“Fear to death” through arbitration: companies drown in their own system


An AT&T spokesperson said, “The FairShake system is unnecessary because our process is so easy to follow and efficient for consumers.”

FairShake is expanding into other areas, such as consumer credit and home security. For arbitration claims that FairShake has settled, consumers have received an average payment of $ 700.

Lenkner and his colleagues at Chicago-based Keller Lenkner also see a potentially viable legal niche in mass arbitration.

A former Boeing lawyer who worked for Justice Anthony M. Kennedy in the Supreme Court, Mr. Lenkner said that most companies never expected people to actually use arbitration.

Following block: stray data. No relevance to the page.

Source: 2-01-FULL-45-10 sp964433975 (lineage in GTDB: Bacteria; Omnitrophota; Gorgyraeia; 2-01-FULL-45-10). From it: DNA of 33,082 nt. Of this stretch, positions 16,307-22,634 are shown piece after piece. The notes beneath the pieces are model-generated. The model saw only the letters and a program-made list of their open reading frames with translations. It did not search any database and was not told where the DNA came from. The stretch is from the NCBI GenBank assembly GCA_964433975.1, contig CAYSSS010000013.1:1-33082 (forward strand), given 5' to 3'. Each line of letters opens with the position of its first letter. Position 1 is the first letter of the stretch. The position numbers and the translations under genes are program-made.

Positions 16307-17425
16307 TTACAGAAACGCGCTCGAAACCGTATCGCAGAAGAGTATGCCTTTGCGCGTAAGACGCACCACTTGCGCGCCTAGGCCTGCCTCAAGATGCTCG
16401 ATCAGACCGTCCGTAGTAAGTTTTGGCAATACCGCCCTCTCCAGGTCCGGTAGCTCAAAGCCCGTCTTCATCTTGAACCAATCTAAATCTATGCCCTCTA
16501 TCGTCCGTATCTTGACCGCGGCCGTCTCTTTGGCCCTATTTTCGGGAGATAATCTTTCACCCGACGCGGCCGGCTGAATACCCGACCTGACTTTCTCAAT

“Conventional wisdom could say that arbitration is a bad development for the plaintiffs and an automatic victory for the companies,” he said. “We don’t see it that way. “

Keller Lenkner’s first wave of cases focused on workers in the concert economy. Many of these workers, particularly in food delivery companies, have been placed at the forefront of the coronavirus crisis by transporting food and supplies to homebound consumers, while risking becoming ill. Many of their employers require these workers to sign arbitration clauses.

Lenkner said he thought his company could economically mount arbitration claims one by one because the concert workers had similar allegations against companies like Uber and Postmates – namely that they were wrongly classified as independent contractors.


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